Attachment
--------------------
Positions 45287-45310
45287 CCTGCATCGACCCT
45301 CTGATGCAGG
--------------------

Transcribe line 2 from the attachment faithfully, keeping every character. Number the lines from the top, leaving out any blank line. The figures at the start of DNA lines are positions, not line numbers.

45287 CCTGCATCGACCCT